Individual scholarship committees all have their own criteria by which they select and grant the recipients of the award money. Although there is not one uniform rubric that committees follow, there are some general qualifying guidelines that committee members like to see when reviewing scholarship applications. If you plan on applying for scholarship money, you should take these into consideration:
Organization and Attention to Detail
While not necessarily a make-or-break factor, most committees are more inclined to choose an applicant who presents an aesthetically pleasing application. In the interest of layout consistency and readability by your audience, it is best to submit a typed essay, as opposed to a hand written one. It is also important to remember to mark all your documents with identifying information (i.e. name, application ID number) and carefully label, title, and number each submitted page of your application.
Being in a club or organization—extra-curricular and/or academic—is always an admirable activity worth adding to your application, but you’ll impress the scholarship committee even more by achieving significant accomplishments and/or holding rank within that organization or club. For instance, being a member of the local Young Leaders Group is a laudable involvement; however, being a co-chair or event director of your branch further demonstrates commitment, leadership and success, all of which are qualities of a deserving scholarship recipient.
Development and Congruence
The ideal applicant should demonstrate personal growth and betterment in all relevant aspects of their life. Actionable steps that show an applicant’s desire to improve upon themselves (i.e. continued education, tutoring etc.) are encouraged. If the applicant is already in the highest position they can hold in one area (i.e. top of their class, president or head chair of a group/club/team etc.) they must maintain this position throughout the duration of their involvement. Also, demonstrating consistency in their dedication to certain associations is preferred (i.e. maintaining a committed participation to one or a few groups over a period of time versus a string of short stints at multiple organizations).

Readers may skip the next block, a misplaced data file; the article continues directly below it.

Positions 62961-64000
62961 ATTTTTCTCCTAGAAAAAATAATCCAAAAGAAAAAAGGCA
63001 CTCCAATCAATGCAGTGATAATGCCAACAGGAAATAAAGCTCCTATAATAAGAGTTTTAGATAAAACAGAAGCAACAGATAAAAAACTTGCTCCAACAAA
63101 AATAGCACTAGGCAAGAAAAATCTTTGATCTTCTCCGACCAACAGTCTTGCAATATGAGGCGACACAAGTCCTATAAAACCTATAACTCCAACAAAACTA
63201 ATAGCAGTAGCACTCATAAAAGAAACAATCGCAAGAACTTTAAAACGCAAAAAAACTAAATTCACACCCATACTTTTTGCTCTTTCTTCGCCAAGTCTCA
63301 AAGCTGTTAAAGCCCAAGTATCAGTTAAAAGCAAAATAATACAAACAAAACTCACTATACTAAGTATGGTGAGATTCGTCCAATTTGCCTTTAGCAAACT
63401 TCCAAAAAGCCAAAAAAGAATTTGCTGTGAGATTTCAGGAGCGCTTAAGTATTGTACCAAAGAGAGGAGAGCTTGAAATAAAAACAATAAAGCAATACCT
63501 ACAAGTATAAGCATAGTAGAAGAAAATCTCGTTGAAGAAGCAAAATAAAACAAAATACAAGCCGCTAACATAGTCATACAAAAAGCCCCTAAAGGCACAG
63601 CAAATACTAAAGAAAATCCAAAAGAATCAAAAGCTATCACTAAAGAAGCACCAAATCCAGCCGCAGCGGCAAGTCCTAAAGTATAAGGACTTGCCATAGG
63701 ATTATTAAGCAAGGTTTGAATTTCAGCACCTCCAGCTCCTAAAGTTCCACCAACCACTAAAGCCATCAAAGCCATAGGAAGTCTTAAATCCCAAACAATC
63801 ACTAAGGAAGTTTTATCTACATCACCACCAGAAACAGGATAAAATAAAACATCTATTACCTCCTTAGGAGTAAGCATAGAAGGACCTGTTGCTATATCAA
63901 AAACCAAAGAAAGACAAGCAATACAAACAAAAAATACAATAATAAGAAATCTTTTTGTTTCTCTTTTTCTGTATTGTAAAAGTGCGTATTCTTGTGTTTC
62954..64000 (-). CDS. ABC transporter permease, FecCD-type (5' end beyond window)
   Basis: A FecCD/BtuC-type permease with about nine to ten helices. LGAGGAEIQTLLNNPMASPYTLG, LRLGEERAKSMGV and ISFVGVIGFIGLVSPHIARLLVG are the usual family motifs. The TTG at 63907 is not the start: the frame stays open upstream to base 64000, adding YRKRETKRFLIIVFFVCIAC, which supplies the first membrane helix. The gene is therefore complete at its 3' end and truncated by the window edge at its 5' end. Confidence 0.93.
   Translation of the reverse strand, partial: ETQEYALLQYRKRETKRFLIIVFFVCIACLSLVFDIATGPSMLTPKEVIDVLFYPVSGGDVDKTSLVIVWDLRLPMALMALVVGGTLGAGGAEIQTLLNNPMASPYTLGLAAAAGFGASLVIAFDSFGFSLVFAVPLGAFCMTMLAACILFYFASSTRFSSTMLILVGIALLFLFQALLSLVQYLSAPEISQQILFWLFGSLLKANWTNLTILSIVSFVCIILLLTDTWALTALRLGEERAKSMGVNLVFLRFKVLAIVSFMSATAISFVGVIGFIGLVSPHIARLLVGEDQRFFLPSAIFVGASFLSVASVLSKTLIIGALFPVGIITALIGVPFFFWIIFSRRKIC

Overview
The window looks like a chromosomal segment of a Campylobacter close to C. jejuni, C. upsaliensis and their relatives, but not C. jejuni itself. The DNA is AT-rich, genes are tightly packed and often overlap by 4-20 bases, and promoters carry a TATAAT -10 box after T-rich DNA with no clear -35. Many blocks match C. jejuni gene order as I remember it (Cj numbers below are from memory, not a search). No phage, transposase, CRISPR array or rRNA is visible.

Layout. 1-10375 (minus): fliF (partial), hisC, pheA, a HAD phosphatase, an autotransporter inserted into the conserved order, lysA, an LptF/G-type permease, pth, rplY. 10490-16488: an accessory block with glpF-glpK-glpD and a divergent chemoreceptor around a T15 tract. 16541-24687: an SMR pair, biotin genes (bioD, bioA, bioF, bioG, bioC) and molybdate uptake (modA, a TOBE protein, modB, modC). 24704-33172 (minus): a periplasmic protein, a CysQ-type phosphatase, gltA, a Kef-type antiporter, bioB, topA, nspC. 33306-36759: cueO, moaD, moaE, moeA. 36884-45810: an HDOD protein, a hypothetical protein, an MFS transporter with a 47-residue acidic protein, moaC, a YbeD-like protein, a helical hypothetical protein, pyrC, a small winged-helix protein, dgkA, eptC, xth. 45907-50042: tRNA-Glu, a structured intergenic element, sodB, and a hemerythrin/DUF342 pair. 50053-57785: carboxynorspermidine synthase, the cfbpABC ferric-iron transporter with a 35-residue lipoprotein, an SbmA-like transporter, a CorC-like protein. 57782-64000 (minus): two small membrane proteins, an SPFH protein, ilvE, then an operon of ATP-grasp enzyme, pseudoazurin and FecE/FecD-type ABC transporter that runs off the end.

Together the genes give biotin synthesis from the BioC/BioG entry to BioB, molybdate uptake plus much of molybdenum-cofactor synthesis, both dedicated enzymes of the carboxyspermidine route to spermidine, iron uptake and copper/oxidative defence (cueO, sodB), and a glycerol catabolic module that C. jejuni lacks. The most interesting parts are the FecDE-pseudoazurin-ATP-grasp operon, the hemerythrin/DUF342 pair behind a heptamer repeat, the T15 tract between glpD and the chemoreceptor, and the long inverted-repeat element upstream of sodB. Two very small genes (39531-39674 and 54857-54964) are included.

Moral Principle and Integrity
This “qualification” cannot be specifically measured in any one way but can be exemplified through certain actions by the applicant. These actions are the kind that go above and beyond the call of duty, simply for the sake of doing something beyond expectation or requirement, and not necessarily motivated by personal gain. This could include tutoring at the local elementary school, getting involved at the Boys and Girls club, volunteering at a soup kitchen, organizing a neighborhood food drive etc.
Ambition and Exemplary Standards
This is determined by an applicant’s success in their academic progress and coursework, as shown in grade point averages and standardized test results, as well as positive affirmation of this success through letters of recommendation written by significant and relevant figures in the applicant’s life. Determination and ambition can be further explained in the essay portion of the application, where the applicant can choose to detail specific aspirations they plan to achieve or share a personal story of triumphing over past hardships.
Distinction of Character and Self-Reliance
Applicants can show committee members that they possess these characteristics in a few different areas. The applicant’s general stylistic approach to the application as a whole will be one indicator of their distinct individuality. The essay or cover letter portion of the application is also another great place to set yourself apart from the rest of the applicants. Here, you can give a voice to your application—get creative, comedic, spontaneous, whatever you like—and really give committee members an idea of your unique character beyond your GPA and the list of extracurricular activities you’ve included. Self-reliance can be exemplified by having held down a job all throughout school or by starting your own small business (i.e. setting up a shop on Etsy, running a freelance event photography company, offering your technological skills in the form of a computer help/support service).
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